The statistics showing the numbers of young children with access to an iPad are phenomenal. Released only two years ago the iPad is still relatively new technology and for that reason there is extremely limited research as to the effects it has on brain development in babies, toddlers and young children. The question is then; are tablets harmful or helpful? And should we be readily hand them over to our children?
Educationally helpful: A tablet can increase the learning process of a toddler exponentially. With access to endless entertainment, educational programs, games and books, tablets like the iPad are the easiest way to entertain and educate your toddler on the go. Gone are the days of carrying around bags full of books, stackable cubes and battery powered toys; welcome to the toddler tablet revolution!
Watching the children in my family pick up Smartphones, Tablets, and all manner of touch screen technologies I am always amazed at just how quickly they can get it working (quicker than most of the adults in the room!) Because of its touch and go processing it is no wonder that it is a toy of choice instead of video games and computers which are difficult to use for tiny hands. The multitude of educational apps that are available can help increase vocabulary, teach children to identify animals in English and other languages and much more. There are so many cognitive benefits to using tablets, enabling children to progress ahead of their time and development. The time comes though when we much question how much time our toddlers are spending using such technology and gadgets. An equal balance between gadgets and outdoor activities is very important. This is not only because of an ever increasing statistic of obese children but also because of the tactile elements that can only be found by interacting with your environment.
Whilst tablets offer a range of books, toys, games, learning and more, there is something to be said for a very limited and supervised usage. Using the tablet with your toddler and making it an interactive time that you can share together will enhance the experience and the learning capabilities.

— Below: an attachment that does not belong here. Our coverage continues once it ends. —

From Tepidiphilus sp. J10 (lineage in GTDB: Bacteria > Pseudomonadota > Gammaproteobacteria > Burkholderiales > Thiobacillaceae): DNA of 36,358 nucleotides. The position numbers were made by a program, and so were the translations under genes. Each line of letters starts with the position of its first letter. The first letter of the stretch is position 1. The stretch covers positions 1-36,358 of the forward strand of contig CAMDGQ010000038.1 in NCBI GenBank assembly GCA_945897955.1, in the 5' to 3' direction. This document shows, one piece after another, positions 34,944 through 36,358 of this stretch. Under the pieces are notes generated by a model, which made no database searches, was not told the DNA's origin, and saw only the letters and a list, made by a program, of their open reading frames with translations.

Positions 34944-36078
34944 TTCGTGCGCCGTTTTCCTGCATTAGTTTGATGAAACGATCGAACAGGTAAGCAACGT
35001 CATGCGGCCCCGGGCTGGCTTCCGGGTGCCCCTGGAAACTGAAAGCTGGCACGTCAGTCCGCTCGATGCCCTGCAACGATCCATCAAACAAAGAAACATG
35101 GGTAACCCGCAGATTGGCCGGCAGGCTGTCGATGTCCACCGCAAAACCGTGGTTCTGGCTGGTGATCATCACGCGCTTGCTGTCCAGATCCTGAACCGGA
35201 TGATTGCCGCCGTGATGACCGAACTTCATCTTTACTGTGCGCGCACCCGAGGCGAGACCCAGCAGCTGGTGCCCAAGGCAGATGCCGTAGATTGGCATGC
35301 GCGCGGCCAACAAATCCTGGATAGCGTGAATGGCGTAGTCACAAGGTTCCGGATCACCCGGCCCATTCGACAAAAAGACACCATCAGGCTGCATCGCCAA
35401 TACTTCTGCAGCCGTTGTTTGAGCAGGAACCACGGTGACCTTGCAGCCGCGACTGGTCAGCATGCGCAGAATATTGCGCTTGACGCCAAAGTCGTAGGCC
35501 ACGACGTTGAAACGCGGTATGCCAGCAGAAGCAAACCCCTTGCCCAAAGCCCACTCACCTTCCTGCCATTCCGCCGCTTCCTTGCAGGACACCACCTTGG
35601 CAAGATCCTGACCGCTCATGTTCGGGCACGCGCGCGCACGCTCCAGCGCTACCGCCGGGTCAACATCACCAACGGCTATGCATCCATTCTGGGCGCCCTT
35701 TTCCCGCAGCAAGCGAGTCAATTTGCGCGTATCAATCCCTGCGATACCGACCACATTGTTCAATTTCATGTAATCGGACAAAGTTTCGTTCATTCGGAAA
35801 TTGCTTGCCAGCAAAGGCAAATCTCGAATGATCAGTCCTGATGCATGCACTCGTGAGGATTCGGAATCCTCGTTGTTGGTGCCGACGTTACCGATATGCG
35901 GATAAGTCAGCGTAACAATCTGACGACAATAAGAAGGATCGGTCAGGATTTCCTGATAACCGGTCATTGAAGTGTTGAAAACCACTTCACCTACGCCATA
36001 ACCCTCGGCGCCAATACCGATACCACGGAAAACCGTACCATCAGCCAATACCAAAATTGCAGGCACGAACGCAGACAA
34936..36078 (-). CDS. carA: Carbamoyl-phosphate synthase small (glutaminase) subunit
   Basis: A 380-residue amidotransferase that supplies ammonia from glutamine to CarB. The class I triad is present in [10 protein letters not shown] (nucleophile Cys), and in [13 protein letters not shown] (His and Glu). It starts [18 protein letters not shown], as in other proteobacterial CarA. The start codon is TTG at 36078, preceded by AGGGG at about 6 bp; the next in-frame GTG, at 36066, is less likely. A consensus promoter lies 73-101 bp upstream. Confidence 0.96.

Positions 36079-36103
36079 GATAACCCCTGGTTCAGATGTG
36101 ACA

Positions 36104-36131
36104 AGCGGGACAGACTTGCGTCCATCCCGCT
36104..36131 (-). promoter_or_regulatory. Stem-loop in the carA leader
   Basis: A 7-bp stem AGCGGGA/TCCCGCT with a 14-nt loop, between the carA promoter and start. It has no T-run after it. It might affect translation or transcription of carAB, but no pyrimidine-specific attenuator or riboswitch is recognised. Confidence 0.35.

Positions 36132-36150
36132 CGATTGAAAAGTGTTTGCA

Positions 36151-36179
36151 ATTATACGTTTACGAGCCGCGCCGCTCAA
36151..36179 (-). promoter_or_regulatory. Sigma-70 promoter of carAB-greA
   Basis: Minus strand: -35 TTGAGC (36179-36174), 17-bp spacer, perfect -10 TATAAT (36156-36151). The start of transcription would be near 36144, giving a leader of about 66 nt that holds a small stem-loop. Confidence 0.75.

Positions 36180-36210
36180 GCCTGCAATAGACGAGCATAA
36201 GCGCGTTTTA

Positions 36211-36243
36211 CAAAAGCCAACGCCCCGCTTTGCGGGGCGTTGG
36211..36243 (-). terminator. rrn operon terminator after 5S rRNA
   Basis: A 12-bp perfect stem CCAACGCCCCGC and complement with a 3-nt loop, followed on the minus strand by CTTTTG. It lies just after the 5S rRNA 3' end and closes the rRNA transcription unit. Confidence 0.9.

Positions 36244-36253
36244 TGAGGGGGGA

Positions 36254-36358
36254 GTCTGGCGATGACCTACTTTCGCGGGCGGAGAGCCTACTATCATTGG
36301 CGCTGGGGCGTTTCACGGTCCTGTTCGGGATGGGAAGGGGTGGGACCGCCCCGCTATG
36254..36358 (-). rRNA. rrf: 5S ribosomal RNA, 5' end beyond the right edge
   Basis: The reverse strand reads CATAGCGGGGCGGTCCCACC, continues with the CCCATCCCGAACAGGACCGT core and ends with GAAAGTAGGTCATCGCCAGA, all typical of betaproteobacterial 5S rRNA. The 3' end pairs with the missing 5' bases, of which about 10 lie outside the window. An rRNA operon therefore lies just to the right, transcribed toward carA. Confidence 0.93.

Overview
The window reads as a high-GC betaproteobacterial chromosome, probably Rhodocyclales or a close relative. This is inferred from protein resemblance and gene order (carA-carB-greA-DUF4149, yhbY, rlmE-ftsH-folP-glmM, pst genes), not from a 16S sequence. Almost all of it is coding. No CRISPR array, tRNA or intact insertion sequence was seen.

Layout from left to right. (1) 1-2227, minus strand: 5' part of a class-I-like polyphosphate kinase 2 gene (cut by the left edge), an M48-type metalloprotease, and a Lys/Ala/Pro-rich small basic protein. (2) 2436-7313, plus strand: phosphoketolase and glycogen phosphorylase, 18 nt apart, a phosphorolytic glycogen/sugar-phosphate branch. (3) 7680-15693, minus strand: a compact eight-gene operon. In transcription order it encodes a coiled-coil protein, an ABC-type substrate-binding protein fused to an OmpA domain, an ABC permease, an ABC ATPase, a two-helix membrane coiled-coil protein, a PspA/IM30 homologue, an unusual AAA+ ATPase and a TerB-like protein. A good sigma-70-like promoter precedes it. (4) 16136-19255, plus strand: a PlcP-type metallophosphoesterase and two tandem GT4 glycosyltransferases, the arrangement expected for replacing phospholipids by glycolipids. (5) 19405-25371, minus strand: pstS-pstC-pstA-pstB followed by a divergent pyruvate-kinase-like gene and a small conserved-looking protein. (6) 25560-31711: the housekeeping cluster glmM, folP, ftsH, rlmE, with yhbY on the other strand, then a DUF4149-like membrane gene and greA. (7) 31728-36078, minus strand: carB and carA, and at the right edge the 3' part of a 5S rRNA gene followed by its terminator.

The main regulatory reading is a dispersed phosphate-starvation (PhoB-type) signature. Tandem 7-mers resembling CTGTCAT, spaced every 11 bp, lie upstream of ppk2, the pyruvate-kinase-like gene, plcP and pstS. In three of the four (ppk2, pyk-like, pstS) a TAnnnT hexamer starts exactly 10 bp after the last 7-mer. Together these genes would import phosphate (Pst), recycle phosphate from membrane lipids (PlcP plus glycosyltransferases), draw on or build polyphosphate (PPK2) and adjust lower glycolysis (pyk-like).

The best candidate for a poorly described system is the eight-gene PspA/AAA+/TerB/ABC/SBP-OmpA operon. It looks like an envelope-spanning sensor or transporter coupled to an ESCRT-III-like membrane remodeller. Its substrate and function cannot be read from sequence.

There are possible harmful aspects: The tablets and touch screen gadgets have been described as digital pacifiers or babysitters, just as TV’s once were. Because of the one dimensional aspect of the tablets the learning can be restricted. For instance cooking apps don’t allow for a full body experience of temperature, touch, smell, sound and taste like cooking in a real kitchen with a parent would. Children are far more awe-struck when reading through a pop-up book with a parent than when a similar situation arises on a touch screen. With the pop-up book the paper castle builds out of nowhere; there is something tangible and three dimensional that they can touch and feel, unlike a tablet which has no textures.
Other parental worries might be that the use of such tools will make children less sociable and more sedimentary. Such concerns were present with the emergence of the ‘television babysitter’ by which I mean that parents would put young children in front of televisions whilst they did other things. It has been said that the more television watched during the formative years can lead to attention problems later on. Can the same be said of tablets?
Because of the nature of these devices they are often used to replace social interaction. However, we must remember how important interaction between children and their peers, children and their teachers, and children and their parents can be. Children might master playing games but miss out on learning to share, taking turns, waiting for one’s turn and having conversations.
For more information about excessive use of technology and other internet safety aspects please search for the Vodafone Parents' Guide.